Gulbis was 4 years old when she began tagging along with her father, John, on courses in her hometown of Sacramento. A retired probation officer with long hair and a shaggy beard, John Gulbis is his daughter's unofficial driver, security officer and golf consultant on the road. Most of all, he's a proud father.
When Natalie made the decision to turn pro, John initiated a concerted marketing effort. Within months, she had two agents, a business manager, a psychologist, and sponsorships from companies such as Met-Rx, TaylorMade-Adidas, and Maxfli. Before long, LPGA fans were well aware of the charismatic rookie from California.
"There's been so much demand," John said. "You add up all the other LPGA girls combined and she gets more hits on the LPGA website (www.lpga.com) than they do."
With an eye toward cross-marketing, Team Gulbis has plans to capitalize on that popularity. "This is just the tip of the iceberg," John said.
During the offseason, Gulbis will be taking acting classes, and there's talk of her appearing in a commercial for Adidas with Kournikova. She also has a contract with the William Morris Agency to find her acting work (she's already talking with Warner Bros. about a part in a television series).
"That'll be something I'll do when I have time away from golf, but that's not my top off-season goal. My number one goal is my training and my golf," Gulbis said. "If something comes up and they can put me in a show, I'll be in Los Angeles in a second. But I don't wake up to be an actress. I love to be in the gym and play golf."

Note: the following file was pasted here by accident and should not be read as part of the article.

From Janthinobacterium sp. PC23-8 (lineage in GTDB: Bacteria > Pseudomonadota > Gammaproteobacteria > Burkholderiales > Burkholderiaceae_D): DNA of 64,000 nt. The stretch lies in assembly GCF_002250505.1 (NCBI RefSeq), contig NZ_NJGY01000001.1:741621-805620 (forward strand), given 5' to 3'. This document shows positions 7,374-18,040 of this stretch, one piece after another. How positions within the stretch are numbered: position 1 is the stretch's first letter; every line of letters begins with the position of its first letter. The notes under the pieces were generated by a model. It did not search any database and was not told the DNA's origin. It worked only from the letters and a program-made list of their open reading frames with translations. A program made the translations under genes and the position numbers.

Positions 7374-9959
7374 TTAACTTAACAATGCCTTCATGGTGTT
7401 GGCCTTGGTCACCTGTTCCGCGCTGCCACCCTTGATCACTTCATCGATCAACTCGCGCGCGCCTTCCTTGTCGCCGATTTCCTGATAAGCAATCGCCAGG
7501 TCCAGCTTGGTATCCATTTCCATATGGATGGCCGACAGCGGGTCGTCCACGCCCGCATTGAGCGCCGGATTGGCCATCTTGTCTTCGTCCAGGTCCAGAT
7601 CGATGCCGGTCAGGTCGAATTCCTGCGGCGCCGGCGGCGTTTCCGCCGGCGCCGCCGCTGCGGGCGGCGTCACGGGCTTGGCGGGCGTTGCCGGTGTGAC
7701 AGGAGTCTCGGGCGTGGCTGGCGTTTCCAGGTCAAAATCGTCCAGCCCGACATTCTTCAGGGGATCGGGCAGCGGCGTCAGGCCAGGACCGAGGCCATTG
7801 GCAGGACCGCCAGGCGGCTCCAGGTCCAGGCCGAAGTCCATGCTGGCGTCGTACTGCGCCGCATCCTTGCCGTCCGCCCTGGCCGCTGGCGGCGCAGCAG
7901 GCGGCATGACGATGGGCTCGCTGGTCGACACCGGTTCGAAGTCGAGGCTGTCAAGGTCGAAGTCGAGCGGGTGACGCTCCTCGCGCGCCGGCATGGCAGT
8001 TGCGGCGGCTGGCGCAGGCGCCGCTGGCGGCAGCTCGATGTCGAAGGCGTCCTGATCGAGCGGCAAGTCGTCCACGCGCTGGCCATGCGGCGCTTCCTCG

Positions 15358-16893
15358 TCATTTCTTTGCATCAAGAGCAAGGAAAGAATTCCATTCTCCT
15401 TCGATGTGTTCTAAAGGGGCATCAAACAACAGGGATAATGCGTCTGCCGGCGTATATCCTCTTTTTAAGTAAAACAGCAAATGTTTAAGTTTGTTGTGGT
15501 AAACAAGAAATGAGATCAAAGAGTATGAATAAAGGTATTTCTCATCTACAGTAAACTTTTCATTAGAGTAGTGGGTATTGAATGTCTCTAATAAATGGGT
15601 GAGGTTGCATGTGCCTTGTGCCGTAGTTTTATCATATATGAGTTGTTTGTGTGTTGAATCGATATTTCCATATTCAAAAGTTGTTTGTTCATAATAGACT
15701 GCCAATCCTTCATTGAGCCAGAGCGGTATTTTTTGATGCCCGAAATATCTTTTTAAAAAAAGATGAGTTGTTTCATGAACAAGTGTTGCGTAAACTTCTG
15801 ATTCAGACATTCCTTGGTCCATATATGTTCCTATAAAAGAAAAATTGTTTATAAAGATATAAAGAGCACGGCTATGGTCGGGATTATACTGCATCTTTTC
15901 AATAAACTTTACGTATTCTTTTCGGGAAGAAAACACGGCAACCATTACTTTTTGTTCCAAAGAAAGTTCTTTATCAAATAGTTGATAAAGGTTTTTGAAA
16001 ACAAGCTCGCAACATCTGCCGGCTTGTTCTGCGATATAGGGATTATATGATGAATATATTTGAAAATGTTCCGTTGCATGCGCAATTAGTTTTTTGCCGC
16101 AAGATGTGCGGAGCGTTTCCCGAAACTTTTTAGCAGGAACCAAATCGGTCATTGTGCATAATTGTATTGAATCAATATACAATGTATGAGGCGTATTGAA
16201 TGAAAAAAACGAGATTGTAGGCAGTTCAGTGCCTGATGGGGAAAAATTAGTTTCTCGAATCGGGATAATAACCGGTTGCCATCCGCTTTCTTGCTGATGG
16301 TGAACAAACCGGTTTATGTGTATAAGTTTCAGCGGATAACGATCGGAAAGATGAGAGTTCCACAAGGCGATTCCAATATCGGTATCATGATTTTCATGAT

Even with her many sponsorship commitments and outside activities, Gulbis (who turns 20 in January) still makes working out and running a top priority. For now, she's going to try and make time for everything.
"Golf is entertainment," she said, "and if there's some way that we can help promote our tour in a classy manner, we're going to do it."
Having wrapped up today's pro-am in Central California, Gulbis has just a minute to change and grab an energy bar before taping a segment for the Golf Channel. Despite the day's hectic pace, Gulbis made a few dozen new fans, including her playing partner for the day, Casey Martin.
"She just treated everyone so kind," Martin said. "No attitude at all. A girl that's 18 or 19 on the LPGA Tour, who's had success and is attractive as she is, you'd think there'd just be massive attitude. But there's none of that. She's just a sweetheart.
"She made sure she signed every autograph. Didn't have a snotty word for anyone. That was by far the most impressive thing. Now, she's got a great game and she's a beautiful gal, but she's just a very nice person. I was very impressed."
As an amateur, Gulbis and her father drove 130,000 miles traveling to tournaments, and they continued to drive to many of this year's events. So when she talks about appreciating her fans, it sounds refreshingly sincere.
"I think if someone's going to come out and watch me do what I love to do, I can spend 15-20 seconds with them," Gulbis said. "If that little amount of time is going to continue to create a greater fan base, then it's well worth it."
November 20, 2002